The Muselet #18: Farming for dissent 

Another nugget from No Rules Rules (yes, I will keep referring to it until you all read it): farming for dissent — figuring out systems to surface people disagreeing with you or having doubts about your plans.

The case described by Reed Hastings (Netflix CEO) was Netflix’ move to separate the DVD rental business from the streaming business in Netflix. They did this by splitting the service in two: a $10 per month Netflix plan would turn into a $8 Quickster (DVD rental) and $8 Netflix (streaming) plan.

This didn’t pan out very well — not only was it more expensive for customers, it was also less practical because they now had to use two separate websites. After the fact, it turned out lots of Netflix employees had had their doubts about this strategy, however none of this surfaced to Reed himself. This resulted in some reflection on Reed’s end, which ultimately manifested in the practice of “farming for dissent”: explicitly surfacing if people agree with things, or have doubts.

Here’s how it works, conceptually:

Whenever there’s a important decision to to be made (and in Netflix there’s always one DRI — Directly Responsible Individual for every area), people get to “vote” on their confidence about the decision, scoring between -10 (highly doubtful) and 10 (very confident). These scores are tracked in a spreadsheet together with the rationale behind them. The purpose is not to average out these scores, or to somehow use it as meta-decision framework. Rather, it’s to give people a more explicit place to voice their concerns. Even those who wouldn’t naturally speak up in, e.g. a meeting.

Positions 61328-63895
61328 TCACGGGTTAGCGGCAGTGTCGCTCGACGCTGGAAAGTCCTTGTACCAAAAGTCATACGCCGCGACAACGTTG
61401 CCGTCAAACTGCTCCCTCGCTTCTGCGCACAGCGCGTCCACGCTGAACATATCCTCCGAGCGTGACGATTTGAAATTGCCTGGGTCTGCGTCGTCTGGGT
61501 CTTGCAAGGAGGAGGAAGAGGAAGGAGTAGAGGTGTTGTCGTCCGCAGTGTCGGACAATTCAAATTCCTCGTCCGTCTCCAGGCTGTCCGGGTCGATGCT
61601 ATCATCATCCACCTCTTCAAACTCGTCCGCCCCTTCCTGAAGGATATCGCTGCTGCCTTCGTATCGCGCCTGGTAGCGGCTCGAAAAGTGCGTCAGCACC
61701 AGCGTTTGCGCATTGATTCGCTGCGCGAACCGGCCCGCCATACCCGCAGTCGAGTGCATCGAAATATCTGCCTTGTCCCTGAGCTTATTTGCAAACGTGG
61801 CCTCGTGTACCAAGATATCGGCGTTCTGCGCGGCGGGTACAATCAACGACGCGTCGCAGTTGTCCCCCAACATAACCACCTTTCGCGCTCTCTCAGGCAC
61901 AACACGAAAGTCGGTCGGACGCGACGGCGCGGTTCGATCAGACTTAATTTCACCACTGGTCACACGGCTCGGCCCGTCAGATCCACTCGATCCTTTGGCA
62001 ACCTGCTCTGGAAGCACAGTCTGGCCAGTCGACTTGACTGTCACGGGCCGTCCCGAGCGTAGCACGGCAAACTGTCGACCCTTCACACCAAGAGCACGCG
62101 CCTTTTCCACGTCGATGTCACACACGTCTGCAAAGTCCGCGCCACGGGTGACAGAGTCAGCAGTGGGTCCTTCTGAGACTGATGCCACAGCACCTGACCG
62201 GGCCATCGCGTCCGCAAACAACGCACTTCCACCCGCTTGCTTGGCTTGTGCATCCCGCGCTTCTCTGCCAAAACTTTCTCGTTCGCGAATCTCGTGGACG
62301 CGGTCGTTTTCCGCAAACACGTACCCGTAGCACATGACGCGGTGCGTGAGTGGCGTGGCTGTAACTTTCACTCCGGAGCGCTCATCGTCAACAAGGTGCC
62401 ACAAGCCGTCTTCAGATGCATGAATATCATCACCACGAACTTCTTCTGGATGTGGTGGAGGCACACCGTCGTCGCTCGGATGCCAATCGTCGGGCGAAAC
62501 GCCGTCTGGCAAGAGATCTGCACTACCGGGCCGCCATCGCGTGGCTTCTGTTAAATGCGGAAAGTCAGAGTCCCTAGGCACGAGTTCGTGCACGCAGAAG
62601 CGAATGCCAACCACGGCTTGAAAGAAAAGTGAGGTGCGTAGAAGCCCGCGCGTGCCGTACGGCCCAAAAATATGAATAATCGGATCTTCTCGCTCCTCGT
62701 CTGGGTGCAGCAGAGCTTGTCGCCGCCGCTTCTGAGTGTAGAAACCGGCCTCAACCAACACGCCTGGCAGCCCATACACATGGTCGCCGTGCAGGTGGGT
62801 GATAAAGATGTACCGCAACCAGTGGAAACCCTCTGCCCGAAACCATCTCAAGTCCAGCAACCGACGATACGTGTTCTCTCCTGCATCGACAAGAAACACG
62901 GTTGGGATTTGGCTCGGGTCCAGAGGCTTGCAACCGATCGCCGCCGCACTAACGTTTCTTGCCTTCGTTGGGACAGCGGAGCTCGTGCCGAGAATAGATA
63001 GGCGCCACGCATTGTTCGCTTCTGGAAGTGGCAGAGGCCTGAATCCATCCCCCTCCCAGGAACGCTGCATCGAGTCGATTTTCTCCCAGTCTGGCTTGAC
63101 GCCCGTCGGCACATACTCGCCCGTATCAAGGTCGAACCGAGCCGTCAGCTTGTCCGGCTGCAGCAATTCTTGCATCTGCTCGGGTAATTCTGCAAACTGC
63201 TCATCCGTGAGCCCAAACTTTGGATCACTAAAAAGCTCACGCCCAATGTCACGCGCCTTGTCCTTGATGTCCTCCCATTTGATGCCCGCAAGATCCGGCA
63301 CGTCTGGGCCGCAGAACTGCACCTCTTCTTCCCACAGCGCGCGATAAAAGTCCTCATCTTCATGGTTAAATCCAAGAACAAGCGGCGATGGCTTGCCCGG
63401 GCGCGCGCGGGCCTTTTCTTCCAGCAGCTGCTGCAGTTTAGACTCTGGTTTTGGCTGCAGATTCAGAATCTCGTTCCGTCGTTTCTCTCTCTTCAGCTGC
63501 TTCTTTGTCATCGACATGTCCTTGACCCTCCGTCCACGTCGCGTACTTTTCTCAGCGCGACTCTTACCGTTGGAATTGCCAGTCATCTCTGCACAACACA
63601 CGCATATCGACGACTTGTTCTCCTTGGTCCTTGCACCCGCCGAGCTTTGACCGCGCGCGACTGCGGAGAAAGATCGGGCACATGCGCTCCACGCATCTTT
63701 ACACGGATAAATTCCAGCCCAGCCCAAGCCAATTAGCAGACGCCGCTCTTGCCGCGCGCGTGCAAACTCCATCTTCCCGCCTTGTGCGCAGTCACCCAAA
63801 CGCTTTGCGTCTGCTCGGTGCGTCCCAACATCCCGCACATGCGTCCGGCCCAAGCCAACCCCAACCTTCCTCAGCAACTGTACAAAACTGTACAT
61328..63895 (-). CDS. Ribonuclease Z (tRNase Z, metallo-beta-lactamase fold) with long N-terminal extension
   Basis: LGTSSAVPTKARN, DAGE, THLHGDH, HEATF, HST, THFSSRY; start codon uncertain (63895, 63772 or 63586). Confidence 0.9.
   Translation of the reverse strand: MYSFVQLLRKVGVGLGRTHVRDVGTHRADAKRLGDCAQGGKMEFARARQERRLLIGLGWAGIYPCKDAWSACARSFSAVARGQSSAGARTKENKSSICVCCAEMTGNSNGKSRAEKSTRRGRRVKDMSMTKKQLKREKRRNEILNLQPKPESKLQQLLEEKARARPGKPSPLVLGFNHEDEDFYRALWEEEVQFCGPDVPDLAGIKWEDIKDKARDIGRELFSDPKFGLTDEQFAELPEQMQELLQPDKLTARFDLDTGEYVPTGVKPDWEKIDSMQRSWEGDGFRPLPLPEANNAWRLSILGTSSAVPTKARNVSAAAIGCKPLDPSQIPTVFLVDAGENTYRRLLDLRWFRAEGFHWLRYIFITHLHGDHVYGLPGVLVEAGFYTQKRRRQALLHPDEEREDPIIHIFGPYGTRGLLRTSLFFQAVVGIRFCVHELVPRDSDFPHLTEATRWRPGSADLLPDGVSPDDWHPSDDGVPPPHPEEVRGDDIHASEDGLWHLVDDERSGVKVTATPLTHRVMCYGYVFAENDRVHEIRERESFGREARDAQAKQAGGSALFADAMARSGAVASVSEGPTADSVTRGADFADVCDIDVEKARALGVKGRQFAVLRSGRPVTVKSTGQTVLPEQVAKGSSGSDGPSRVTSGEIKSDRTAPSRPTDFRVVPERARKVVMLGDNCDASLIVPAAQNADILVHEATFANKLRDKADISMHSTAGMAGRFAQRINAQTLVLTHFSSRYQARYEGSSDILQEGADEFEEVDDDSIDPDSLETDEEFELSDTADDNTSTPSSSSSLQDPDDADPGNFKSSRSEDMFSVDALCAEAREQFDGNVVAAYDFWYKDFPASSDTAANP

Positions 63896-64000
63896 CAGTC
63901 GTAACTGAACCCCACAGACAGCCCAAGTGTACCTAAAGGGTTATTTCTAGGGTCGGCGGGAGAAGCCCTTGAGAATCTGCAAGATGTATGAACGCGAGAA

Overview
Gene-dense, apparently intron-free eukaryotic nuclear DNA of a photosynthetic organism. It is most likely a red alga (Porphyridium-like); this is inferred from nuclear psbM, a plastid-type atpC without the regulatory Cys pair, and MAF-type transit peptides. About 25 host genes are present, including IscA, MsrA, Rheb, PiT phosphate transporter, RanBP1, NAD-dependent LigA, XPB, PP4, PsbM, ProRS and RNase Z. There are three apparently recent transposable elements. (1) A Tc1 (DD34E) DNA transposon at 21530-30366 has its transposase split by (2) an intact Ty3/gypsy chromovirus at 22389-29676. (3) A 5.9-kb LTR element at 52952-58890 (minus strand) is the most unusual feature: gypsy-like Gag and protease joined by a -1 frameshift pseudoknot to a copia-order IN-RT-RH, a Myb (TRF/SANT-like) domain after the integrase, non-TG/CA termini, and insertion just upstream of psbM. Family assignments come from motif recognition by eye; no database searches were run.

Ultimately, the DRI takes the decision and owns the result —the votes are just input and can be ignored. However, the data is there, and it is surfaced. 

Of course, this only works if people feel absolutely safe to give this type of honest feedback. If people feel they cannot score an idea low, because of repercussions, this won’t work.

This feeling of safety is a foundational requirement for any to operation properly (although it’s definitely not always there). Here’s a great Simon Sinek talk on the topic of safety. Or, if you have more time: watch Why Leaders Eat Last (45 min, also covering safety).